You may squirm at the idea that a man or woman just out of prison is now living down the street. The idea that thousands of men and women are leaving prison and entering your community may disquiet you. It would be easier not to have to consider the uncomfortable issue of prisoners re-entering society.
Prisons are the only businesses that succeed by failing.
In the United States, failed corrections systems cost taxpayers $68 billion a year and return approximately 50 percent of ex-offenders back to prison within three years. Any other business that failed half the time would close its doors.
Jesus promises to make all things new. But radical transformation seldom takes place overnight. Here’s one example of how a church came alongside an ex-prisoner through his baby steps toward lasting change.
“When he said that, I settled down,” says Pastor Ball, and he launched into his new prison ministry.When
This isn’t what I signed up for. I just wanted to be a helper—with a job that sounded safe, with someone else in charge. A few months ago, when I expressed my desire to work with Prison Fellowship, I wanted to be helpful but didn’t know exactly what I’d be doing.
In the Centurions Program—BreakPoint’s year-long, intensive worldview training program—we like to say that we’re turning the world “right side up” for Christ. When Christians study the principles of their faith and learn to apply them in the world, amazing things happen.
The Bible’s book of Acts ends with chapter 28. But that didn’t stop Dr. David Osterlund from starting a newsletter called Acts 29—“because we’re writing a new chapter here in South Carolina,” he explains with enthusiasm.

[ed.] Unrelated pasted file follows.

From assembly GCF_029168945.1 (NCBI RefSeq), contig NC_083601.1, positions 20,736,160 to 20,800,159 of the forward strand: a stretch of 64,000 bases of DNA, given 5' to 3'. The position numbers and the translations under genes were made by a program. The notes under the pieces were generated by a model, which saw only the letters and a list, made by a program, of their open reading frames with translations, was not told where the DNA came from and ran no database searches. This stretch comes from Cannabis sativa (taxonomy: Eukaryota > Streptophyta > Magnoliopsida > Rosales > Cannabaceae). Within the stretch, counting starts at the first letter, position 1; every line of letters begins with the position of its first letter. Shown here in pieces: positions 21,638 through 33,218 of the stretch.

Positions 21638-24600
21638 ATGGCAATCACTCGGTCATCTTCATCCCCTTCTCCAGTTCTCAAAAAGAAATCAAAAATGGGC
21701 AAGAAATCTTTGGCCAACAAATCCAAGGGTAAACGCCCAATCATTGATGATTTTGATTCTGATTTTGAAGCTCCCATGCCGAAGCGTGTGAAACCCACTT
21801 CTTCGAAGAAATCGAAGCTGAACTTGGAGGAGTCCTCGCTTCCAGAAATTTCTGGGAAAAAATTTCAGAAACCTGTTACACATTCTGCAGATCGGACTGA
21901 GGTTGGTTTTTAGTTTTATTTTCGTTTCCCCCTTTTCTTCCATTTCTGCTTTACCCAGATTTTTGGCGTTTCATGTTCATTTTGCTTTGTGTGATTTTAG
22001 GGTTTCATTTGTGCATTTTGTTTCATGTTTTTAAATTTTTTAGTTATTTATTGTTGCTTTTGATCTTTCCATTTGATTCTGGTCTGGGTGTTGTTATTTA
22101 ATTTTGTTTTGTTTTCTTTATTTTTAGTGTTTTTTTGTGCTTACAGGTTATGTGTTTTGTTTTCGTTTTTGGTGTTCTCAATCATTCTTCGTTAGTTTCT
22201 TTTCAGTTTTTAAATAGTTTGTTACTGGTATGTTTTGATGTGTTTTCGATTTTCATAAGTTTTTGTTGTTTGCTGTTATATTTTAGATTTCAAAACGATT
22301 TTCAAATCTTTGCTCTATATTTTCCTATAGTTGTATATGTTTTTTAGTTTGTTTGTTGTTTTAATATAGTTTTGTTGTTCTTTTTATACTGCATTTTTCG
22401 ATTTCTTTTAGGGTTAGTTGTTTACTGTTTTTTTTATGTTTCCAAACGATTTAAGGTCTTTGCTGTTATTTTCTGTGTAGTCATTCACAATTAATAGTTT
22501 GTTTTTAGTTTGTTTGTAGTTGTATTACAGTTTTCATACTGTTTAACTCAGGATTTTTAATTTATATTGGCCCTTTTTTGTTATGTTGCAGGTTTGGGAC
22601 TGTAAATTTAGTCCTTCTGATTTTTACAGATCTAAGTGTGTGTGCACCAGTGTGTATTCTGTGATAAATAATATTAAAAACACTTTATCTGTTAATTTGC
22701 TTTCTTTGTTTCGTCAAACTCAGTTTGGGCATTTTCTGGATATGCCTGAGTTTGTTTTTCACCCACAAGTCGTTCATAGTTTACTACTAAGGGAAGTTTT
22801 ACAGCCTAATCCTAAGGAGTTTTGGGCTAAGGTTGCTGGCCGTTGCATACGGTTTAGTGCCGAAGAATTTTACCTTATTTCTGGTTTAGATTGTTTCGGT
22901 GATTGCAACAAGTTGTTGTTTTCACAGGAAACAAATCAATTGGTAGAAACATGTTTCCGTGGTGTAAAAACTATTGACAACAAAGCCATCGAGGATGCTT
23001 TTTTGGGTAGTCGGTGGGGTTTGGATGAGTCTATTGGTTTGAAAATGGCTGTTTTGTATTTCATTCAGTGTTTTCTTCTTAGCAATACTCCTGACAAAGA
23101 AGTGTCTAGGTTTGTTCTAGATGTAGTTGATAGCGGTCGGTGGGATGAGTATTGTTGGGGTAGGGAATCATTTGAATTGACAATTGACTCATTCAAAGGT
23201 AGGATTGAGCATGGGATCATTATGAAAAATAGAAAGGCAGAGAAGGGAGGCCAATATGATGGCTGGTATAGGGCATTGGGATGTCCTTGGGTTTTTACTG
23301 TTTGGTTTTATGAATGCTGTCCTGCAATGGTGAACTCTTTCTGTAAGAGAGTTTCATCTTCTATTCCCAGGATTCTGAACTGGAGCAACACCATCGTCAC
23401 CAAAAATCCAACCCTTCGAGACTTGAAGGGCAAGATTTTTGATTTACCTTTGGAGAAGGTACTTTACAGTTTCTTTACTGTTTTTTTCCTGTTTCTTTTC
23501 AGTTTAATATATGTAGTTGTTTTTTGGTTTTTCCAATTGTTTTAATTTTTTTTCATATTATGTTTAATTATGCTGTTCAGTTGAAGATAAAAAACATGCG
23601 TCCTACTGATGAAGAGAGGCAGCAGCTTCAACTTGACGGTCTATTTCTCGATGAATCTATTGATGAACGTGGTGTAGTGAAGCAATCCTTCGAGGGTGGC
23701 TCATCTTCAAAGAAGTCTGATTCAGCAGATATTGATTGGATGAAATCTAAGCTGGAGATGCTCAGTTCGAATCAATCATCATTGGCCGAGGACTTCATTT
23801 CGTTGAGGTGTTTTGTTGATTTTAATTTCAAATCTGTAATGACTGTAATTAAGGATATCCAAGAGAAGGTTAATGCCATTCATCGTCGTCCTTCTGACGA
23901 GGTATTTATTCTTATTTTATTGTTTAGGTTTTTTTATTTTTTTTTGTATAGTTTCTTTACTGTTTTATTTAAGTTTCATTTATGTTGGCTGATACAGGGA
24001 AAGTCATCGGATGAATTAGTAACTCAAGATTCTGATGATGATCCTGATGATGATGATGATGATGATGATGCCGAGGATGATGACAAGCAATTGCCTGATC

In December 2008, for example, 15 newly commissioned missionaries headed out to spread the hope and power of Jesus Christ within a culture most would find foreign and fearsome: the prison culture.The
He screamed. He jumped up and down. And then the 11-year-old unashamedly cried as he inserted the ear buds of his new MP3 player and heard his father’s voice.
“It was like having his father right there,” says Angela* of her grandson Tony whom she cares for while his dad—her son—serves time in prison.
For the first time in years, Eddie whispered, “God, please don’t let me die.” Something profound happened. That whisper for intervention moved Eddie from being a hardened crook on one side of the cross to the other side, just as the criminal long ago cried out: “Today, remember me in paradise.”
What makes an effective mentoring relationship?
A 2001 research study by the National Resilience Resource Center, University of Minnesota1, includes some important revelations that can help guide volunteers who mentor prisoners, ex-prisoners, and children of prisoners.
The study investigated the mentoring practices of Big Brothers/Big Sisters of America, the oldest and one of the most reputable mentoring programs for adolescents.